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A perihelion is the point in the Earth’s orbit where it is nearest to the Sun. The opposite is called aphelion, where the Earth moves furthest away. During perihelion, the Sun’s light tends to be more intense because of the increased proximity. This event typically occurs in January, several weeks after the winter solstice in the northern hemisphere. While it might seem like it should be summer for everyone when the Earth is close to the Sun, seasons are determined by the planet’s tilt, not its location in space.
The difference between perihelion and aphelion is not much, on the scale of the rest of space. At perihelion, the Earth is almost 92 million miles (about 147.5 million kilometers) from the Sun, while at aphelion, it moves close to 95 million miles (around 152.6 million kilometers) away. These relatively small distances are the result of the Earth’s nearly circular orbit around the Sun; in scientific terms, it is said to have “low eccentricity,” unlike planets like Pluto, which have much more exaggerated elliptical orbits.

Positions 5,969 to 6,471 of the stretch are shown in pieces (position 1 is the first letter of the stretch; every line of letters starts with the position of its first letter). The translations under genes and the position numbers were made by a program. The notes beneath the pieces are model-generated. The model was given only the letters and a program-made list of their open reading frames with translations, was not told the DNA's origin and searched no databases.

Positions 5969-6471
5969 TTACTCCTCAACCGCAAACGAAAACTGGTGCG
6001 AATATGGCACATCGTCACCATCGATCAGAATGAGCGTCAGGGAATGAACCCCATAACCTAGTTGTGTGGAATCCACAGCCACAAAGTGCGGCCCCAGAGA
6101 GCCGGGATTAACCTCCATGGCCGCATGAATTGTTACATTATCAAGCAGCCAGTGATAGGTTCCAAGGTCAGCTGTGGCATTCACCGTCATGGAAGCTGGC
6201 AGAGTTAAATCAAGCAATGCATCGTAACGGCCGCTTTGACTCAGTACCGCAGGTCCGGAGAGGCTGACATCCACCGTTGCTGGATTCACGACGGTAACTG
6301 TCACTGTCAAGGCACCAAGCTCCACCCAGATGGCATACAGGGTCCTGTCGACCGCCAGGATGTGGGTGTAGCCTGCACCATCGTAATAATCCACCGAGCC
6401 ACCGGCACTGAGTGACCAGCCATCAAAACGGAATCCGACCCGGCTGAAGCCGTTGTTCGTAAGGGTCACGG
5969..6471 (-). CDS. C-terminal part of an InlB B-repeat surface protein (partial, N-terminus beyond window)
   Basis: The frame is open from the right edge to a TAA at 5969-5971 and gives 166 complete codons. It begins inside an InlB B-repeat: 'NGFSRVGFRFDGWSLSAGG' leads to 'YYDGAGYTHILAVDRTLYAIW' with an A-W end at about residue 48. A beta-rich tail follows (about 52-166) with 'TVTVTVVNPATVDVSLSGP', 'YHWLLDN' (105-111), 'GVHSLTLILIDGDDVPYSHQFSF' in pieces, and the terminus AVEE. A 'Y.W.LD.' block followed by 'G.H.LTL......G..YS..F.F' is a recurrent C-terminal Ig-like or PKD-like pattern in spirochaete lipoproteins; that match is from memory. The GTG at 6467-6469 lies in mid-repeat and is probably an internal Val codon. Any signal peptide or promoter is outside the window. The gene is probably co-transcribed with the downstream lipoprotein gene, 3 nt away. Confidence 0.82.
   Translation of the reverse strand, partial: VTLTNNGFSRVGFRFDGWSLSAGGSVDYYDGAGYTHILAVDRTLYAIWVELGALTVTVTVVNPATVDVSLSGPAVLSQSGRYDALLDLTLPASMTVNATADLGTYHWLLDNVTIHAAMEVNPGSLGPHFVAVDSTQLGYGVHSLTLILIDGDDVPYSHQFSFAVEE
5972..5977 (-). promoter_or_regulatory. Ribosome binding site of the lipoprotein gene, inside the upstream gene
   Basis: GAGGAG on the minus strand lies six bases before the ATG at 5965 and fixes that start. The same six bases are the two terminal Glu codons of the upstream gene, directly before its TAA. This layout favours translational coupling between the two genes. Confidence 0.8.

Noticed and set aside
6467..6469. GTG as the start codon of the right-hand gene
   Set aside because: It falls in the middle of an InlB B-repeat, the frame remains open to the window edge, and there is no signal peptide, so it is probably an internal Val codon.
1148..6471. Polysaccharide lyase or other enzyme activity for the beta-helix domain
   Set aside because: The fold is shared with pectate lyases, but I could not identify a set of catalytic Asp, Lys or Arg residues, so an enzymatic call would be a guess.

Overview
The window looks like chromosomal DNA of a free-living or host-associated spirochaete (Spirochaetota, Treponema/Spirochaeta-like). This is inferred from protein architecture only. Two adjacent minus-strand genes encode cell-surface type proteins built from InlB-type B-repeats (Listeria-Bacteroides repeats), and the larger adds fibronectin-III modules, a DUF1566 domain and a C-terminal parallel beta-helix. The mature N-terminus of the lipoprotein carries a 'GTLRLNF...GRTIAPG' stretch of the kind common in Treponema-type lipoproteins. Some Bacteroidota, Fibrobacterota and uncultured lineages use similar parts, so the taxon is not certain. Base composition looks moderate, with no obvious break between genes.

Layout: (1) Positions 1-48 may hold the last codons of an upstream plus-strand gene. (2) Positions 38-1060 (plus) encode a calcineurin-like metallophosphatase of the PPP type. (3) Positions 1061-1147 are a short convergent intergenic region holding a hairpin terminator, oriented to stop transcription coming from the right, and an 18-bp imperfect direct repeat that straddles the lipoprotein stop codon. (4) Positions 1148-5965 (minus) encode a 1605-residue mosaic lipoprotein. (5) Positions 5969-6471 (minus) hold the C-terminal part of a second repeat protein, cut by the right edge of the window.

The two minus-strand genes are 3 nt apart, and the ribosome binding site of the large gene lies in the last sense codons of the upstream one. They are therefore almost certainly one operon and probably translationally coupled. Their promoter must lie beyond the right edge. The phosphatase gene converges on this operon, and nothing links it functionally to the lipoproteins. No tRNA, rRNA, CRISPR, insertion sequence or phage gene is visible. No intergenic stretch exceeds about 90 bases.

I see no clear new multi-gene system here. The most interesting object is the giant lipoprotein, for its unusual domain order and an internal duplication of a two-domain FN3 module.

Dating can shift from year to year, as the Earth’s orbit around the Sun does not take exactly 365 days. Scientists can calculate the precise date and time of perihelion using predictive formulas and calendar adjustments like leap years. Periodically they may need to add leap seconds or other units of time to compensate for small variations that can add up over extended periods of time. They can also use this information to extrapolate backward to determine the date of perihelion at various points in history.
Researchers can use a variety of tools to measure distance at perihelion and to determine the intensity of the light on the Earth’s surface during this period. The Earth’s regular orbit is one of the reasons the plant is habitable, because it doesn’t go through extremes as it moves around the Sun. Seasons are a result of the planet’s off-center tilt, but remain comparatively mild. Planets with similar orbital characteristics might also potentially harbor life, and are sometimes targets for searches by astronomers.
Observers on Earth may not notice very much of a different during perihelion and aphelion. The Sun’s size would appear the same, for those who used tools to view it safely, like heavily filtered cameras. While the Sun’s light is more intense, the difference is not significant enough for people to notice on the ground without specialized tools.
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